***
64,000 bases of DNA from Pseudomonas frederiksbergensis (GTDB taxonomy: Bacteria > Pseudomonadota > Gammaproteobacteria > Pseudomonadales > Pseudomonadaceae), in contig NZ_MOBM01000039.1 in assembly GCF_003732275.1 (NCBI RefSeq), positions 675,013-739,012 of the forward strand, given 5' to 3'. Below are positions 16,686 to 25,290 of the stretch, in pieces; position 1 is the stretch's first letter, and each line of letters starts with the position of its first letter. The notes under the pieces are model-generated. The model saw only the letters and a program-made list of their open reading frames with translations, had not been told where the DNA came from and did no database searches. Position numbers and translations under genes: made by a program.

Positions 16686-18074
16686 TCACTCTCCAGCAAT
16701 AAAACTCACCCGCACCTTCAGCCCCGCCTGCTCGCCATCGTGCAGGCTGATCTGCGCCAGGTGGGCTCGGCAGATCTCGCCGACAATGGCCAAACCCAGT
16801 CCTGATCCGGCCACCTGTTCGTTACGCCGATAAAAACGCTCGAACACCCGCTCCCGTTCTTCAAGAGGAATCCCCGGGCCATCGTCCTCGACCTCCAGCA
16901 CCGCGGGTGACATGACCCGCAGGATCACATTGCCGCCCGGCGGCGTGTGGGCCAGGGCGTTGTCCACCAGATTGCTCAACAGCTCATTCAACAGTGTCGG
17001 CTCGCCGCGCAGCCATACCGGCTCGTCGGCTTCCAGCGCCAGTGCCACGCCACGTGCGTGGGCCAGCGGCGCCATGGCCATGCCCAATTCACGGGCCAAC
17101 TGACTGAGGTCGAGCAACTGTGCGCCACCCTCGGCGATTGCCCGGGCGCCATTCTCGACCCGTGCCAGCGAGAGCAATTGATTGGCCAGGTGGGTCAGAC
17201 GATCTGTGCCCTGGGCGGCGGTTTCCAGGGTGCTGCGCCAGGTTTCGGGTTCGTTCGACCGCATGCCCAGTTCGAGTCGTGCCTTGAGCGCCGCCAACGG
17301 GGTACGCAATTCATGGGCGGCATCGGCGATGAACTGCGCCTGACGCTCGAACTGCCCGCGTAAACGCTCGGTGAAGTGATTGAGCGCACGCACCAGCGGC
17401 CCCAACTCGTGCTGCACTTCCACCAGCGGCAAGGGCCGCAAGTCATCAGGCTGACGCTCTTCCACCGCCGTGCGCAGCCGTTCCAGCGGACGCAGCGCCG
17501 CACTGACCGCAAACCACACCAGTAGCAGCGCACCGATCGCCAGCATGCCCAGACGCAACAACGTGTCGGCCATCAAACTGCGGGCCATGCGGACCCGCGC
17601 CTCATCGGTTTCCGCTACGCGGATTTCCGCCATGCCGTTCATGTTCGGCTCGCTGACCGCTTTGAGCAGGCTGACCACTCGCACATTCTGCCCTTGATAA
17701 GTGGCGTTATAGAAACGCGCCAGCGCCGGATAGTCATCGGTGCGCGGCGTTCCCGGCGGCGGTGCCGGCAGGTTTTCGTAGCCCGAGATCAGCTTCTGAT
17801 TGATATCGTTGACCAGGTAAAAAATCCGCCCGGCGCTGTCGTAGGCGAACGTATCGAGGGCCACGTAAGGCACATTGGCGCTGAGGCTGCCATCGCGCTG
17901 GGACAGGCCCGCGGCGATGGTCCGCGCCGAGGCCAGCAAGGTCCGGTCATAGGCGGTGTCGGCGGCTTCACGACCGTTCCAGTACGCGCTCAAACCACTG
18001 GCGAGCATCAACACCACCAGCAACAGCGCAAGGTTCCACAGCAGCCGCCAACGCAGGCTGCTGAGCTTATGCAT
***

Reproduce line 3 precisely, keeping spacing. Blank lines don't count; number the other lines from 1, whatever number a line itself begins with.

16686 TCACTCTCCAGCAAT